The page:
The Cushites: A Black Nation in the Bible -- By: J. Daniel Hays
BSac 153:612 (Oct 96) p. 396
The Cushites: A Black Nation in the Bible
[J. Daniel Hays is Assistant Professor of Religion, Ouachita Baptist University, Arkadelphia, Arkansas.]
As a major power in the ancient world, the Cushites had commercial and political dealings with many nations. Therefore it is no surprise to find them mentioned frequently in the Bible. Indeed, the Old Testament has fifty-four references to Cush or to Cushites. These references occur in Genesis, Numbers, 2 Samuel, 2 Kings, 1 and 2 Chronicles, Esther, Job, Psalms, Isaiah, Jeremiah, Ezekiel, Daniel, Amos, Nahum, and Zephaniah. The New Testament also refers to the Cushite civilization at Meroe when it uses the term “Ethiopian” of the eunuch whom Philip encountered in Acts 8.
Genesis 2:10-14 and 10:6-12
Genesis 2:10–14, a puzzling passage in Genesis, states that one river flowed out of Eden and then split into four rivers. One of these rivers, the Gihon, flowed around the whole land of Cush. One of the other rivers was the Euphrates, located in Mesopotamia. How is Cush to be understood here? Some writers have noted that because of the apparent connection between Cush and Mesopotamia in Genesis 10:8, Cush should be identified with the land of the Kassites.1 However, as Westermann notes, the Old Testament uses the word “Cush” consistently to refer to the country south of Egypt along the Nile, and this meaning should be retained here.2 Both positions have problems, but Westermann seems to be on stronger semantic ground.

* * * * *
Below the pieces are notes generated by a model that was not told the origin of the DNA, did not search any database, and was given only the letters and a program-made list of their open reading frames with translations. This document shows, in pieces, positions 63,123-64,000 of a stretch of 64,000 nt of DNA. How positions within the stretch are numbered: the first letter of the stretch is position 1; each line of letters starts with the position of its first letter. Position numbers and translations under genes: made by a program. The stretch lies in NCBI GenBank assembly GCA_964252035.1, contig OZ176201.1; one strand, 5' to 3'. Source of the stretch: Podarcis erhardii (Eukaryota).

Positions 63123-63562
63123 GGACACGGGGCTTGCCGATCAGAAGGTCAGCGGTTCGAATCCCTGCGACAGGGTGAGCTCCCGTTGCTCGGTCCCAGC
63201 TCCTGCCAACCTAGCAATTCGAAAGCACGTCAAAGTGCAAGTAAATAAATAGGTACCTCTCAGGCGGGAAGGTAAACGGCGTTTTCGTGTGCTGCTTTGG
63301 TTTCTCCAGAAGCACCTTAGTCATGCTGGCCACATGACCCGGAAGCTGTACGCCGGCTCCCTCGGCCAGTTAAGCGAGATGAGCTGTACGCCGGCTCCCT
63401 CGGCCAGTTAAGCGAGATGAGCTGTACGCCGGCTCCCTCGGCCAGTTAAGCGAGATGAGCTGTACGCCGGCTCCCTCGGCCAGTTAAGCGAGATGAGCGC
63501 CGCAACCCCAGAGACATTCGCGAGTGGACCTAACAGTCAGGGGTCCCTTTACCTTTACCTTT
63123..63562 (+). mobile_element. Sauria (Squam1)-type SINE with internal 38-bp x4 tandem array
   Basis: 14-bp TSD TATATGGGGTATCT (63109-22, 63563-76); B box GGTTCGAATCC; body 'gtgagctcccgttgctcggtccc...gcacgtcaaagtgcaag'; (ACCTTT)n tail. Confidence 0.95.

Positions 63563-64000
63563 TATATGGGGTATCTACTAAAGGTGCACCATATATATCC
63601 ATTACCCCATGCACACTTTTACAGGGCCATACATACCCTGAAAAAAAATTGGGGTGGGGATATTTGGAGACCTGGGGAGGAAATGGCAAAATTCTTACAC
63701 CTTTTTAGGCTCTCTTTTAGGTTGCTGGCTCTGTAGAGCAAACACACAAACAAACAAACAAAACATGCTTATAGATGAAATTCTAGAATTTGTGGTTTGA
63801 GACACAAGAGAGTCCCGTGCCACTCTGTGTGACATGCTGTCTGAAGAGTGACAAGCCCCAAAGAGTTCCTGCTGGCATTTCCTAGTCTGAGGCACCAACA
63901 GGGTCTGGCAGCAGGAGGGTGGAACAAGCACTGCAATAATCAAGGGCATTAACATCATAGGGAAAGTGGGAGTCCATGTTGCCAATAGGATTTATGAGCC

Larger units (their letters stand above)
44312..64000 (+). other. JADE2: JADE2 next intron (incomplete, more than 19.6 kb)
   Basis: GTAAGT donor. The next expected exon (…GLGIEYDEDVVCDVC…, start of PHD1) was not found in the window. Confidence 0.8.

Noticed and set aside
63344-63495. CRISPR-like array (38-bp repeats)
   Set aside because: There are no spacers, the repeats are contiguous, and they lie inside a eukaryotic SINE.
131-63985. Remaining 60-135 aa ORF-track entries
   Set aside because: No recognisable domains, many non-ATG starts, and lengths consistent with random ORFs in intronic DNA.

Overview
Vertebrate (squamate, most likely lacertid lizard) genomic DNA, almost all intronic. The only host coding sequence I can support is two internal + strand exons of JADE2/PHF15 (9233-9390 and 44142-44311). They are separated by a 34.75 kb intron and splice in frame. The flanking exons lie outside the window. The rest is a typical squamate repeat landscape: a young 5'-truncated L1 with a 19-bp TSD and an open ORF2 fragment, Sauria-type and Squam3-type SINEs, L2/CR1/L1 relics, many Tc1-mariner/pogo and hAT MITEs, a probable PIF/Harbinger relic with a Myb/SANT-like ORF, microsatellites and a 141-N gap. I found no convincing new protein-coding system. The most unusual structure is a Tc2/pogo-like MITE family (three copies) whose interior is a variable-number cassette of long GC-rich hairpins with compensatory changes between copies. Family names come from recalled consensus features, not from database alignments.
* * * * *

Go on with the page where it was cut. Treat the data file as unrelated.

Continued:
BSac 153:612 (Oct 96) p. 397
The passage in Genesis 10 is scarcely less difficult. In 10:6 Cush is said to be a son of Ham and a brother of Egypt, Put, and Canaan. This close association with Egypt fits with the normal usage of the term “Cush” in the Hebrew Bible and in other literature of the ancient world. However, Genesis 10:8–12 also states that Cush was the father of Nimrod, who founded the great Mesopotamian civilizations. Nimrod, however, remains an enigma. Numerous possibilities have been suggested to explain Nimrod’s identity, but no one of them is convincing.3 Connections with the Kassites have been argued, but the relationship remains tenuous.
Of interest in this article is the fact that the Old Testament presents Cush as closely related to the origin of the nations. As...
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